This morning, I was on “Radio Times” with Marty Moss-Coane. That’s a call-in program of WHYY-FM in Pennsylania. The MP3 file is here, for those who like to listen online or download podcasts.
My fellow guest was Martin Carcasson from Colorado State, a great proponent and practitioner of deliberative democracy at the grassroots level. I think we agreed that the protesters are exercising free speech, expressing views that belong in the political debate, and should be treated respectfully as citizens (not as robots operated remotely by special interests). On the other hand, a format for discussion that encourages angry individual speeches is pretty alienating for most citizens and is a poor source of information or enlightenment. We could do better–although both Martin and I noted that the political and media environment work against deliberative politics; and even good forums might be vulnerable to hostile takeovers.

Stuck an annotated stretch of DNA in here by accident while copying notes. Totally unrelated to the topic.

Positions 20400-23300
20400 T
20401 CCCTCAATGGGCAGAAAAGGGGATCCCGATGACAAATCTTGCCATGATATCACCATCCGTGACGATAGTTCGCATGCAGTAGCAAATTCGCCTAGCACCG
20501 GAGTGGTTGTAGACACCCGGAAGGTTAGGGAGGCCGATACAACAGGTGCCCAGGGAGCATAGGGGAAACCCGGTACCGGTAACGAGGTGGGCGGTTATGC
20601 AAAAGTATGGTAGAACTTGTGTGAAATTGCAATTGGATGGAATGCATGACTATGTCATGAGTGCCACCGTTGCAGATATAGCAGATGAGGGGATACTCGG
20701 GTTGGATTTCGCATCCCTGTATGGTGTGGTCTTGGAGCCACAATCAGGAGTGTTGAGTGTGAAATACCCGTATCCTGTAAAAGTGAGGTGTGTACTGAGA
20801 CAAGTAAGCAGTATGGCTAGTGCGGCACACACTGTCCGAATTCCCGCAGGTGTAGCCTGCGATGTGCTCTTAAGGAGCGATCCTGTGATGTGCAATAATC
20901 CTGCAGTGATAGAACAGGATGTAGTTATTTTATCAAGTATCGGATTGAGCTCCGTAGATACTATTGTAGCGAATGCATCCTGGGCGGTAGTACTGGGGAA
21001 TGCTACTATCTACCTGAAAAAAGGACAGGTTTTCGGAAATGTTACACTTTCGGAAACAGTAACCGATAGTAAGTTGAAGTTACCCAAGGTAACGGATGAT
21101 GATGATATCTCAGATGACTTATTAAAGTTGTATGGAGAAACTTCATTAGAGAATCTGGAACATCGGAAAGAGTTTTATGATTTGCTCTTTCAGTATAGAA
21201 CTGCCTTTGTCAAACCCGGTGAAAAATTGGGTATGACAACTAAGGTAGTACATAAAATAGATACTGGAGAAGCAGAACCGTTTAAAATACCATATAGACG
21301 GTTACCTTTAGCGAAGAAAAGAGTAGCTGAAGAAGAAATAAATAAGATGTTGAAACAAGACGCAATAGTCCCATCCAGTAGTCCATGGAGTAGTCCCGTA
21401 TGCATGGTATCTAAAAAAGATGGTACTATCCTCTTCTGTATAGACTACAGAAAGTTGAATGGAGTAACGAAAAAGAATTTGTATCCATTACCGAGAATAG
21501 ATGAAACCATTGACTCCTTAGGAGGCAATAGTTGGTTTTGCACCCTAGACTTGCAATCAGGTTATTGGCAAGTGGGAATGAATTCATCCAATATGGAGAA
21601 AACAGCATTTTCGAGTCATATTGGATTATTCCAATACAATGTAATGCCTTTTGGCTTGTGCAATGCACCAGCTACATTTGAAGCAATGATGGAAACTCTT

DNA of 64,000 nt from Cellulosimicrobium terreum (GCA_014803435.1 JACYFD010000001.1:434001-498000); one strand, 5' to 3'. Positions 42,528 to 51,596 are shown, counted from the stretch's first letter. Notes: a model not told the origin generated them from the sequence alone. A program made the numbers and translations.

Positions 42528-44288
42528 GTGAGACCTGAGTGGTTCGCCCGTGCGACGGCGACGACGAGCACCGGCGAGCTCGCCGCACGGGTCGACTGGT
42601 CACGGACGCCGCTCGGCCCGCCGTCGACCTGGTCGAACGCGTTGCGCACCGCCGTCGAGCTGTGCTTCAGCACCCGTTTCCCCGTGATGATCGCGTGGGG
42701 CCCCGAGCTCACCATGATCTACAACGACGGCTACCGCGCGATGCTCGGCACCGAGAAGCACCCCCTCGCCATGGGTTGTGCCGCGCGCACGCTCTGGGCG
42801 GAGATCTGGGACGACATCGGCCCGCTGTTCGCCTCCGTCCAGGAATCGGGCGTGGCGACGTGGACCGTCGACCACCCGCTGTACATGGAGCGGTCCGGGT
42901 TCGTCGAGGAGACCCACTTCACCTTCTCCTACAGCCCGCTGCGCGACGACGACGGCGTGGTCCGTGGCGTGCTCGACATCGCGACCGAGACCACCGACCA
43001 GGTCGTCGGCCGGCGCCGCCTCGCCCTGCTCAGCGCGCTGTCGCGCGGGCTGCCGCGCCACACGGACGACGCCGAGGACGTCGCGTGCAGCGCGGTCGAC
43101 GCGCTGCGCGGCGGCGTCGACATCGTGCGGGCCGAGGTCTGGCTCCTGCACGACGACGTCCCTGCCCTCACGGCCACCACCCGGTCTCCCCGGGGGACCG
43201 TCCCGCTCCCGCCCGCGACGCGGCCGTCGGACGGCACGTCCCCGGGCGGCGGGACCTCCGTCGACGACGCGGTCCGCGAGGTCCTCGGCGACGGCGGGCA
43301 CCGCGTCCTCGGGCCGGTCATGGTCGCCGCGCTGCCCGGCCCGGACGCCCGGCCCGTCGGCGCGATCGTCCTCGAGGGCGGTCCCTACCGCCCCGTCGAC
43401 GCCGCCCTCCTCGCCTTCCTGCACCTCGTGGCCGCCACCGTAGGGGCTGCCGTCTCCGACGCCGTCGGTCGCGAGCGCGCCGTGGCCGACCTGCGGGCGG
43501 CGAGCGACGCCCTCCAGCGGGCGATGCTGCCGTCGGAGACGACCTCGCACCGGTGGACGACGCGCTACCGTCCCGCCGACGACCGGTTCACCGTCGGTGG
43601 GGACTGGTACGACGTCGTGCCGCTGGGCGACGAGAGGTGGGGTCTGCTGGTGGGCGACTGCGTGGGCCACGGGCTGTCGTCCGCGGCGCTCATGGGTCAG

One great model is Oregon Health Decisions, an elaborate series of public discussions that created the Oregon Health Plan. Citizens were able to make difficult tradeoffs–for example, between preventive and palliative care–and produce a durable policy. The question is whether that would be possible under the harsh and competitive conditions of national politics today.
After the show, we got a long email response from a listener who wanted to document (with 17 links to stories on TPM and Huffington Post, among other sources), that “these disruptive and anti-democratic tactics were designed and spread by right wing organizations and vested industry and Republican interests.” I think some angry speakers have been mobilized by interest groups. (By the way, mobilization is a legitimate democratic technique, as is the technique of arguing that one’s opponents have been manipulated.) At the same time, I believe that deep and broad skepticism about government is another major cause of these protests. It isn’t all manufactured, even if some of it is. We progressives ignore that skepticism at our peril.